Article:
My master plan to seek my own personal understanding of “The Sanremo” was continuing nicely, and now that race day had arrived, my local plan was to ride in the AM, get back out and cover the Cipressa and Poggio again, before taking the car back up the final climb for the actual race.
Nothing like a quick review of la Gazzetta to get caught up on the race ahead.
But my ride into Sanremo on Friday was also marked by a traffic jam, not of alarming proportions by any means, but certainly one that had cars at a complete standstill on the one road leading back to town, and where I needed to get to quickly after the race.
So once again it was ‘bike’ to the rescue – serving double duty as a great way to enjoy the climb again, and then also transport me through the inevitable log-jam on the coast road post-race.
Missing the famous Fontana at Sanremo would be akin to going to Disneyland and not seeing a certain mouse. This also made a nice back drop for my upcoming look at Fondriest’s new TF1.
Alessandro and Matt were already on scene at the start, and Ale’s frequent texts kept my up to date on all the action as the race rolled out and across the plains. That opened up the morning for a little sight seeing, so onto the bike I went for a leisurely tour around Sanremo – and on the lookout to see just how this so-famous town sets up for this most famous day.
Signs of Spring are pretty much everywhere…
While Monaco is just few kms down the coast, and likely the undisputed champ of ‘where the really big yachts live’, Sanremo is still a gorgeous and ancient port town, with its own music festival, grand casino, and of course a few yachts for decoration.
The town seemed somewhat oblivious to the ProTour storm set to blow in around 5PM.
By now you know how I feel about this weekend – seeing la Classissima is pretty much like being a kid on Christmas morning all over again. Here’s a sight that would have the same effect on Mrs. Pez – the Saturday morning street market. Under every one of those tents is a vendor selling all kinds of treasures/ junk for bargain/ rip-off prices. It truly is a sight to behold, and searching for whatever she could find inside, my wife would approach the mercato with the same gusto that I approach the Poggio.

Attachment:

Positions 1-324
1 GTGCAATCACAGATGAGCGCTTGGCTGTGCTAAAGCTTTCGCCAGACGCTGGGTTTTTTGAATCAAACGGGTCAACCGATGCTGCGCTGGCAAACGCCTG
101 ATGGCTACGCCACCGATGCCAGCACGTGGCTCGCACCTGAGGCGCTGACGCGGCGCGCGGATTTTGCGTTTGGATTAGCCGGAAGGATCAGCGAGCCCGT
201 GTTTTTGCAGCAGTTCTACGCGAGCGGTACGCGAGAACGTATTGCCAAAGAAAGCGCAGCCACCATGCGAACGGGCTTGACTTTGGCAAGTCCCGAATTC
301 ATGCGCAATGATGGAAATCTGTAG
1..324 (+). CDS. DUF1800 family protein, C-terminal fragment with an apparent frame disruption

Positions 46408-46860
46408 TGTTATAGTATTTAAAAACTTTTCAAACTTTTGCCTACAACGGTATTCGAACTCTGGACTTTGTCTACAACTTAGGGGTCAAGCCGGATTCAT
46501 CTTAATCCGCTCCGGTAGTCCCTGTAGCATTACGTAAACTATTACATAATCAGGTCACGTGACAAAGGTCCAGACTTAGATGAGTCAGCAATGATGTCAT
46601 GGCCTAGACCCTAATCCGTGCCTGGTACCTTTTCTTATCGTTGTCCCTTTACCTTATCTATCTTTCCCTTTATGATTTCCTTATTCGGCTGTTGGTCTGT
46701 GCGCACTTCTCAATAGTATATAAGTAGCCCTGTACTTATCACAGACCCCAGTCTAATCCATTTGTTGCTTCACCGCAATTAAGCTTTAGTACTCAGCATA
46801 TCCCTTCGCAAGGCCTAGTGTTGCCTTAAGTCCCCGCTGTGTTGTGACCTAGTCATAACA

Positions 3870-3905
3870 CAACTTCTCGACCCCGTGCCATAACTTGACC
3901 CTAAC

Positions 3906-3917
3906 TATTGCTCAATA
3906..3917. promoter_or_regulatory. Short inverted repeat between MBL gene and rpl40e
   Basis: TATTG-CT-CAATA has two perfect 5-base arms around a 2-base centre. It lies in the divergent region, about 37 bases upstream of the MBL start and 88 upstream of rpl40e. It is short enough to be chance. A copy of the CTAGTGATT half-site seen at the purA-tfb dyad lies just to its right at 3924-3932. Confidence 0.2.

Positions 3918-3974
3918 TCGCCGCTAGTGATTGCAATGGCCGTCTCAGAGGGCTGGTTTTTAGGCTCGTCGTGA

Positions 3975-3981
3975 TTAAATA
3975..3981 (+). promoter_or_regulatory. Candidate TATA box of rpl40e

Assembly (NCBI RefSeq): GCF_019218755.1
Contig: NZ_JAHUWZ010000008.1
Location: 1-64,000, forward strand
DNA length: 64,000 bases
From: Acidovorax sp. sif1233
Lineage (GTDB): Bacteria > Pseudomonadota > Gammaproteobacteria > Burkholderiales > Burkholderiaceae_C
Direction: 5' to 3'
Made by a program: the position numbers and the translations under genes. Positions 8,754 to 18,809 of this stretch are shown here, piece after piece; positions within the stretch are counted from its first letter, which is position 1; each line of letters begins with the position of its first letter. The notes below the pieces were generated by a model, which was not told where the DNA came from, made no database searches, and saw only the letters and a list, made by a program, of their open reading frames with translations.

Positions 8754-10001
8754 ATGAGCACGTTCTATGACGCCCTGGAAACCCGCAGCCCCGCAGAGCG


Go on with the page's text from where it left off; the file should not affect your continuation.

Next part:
No visit to Sanremo is complete without some time devoted to via Roma – the famous former finishing strada. For many of us, it was photos of cycling’s biggest hero’s crossing the line on the town’s main street that still evoke the true emotions of the race. But via Roma is an old street, built with a hump down the middle to assist drainage, but the off-camber kilter does not the safest sprint zone make. In recent years, the finish has moved south a block, onto a much wider area in front of the train station, where the pavement is even and access for the rolling circus is much better.
Here’s something a lot of us just don’t see too often – oranges – ripe and ready to pick in March. The area is filled with these orange trees, both in private yards, and as public street decoration.
With my morning photo-hunt completed, it was time for a quick lunch – the kind that would last a few hours…
Then it was into the kit, onto the bike, and out the door for my date with ‘destino’ – and seeing the race on the famed Poggio.
By 2PM the roads from the Poggio on through are pretty much closed, so the spin along the coast was a pleasure, albeit one with a noticeable amount of adrenaline increase as I approached that turn off the low road. I met up with my old friend Mino of Ciclonews.it, and Marta Gazzola of GAERNE shoes, and promptly enlisted Marta as a deputy-photographer for my own assault of the climb. That’s a story unto itself, but suffice to say that by the time I pushed the Fondriest’s SRAM Red into the big ring, I was deep into the deep end of a day for my own personal history books.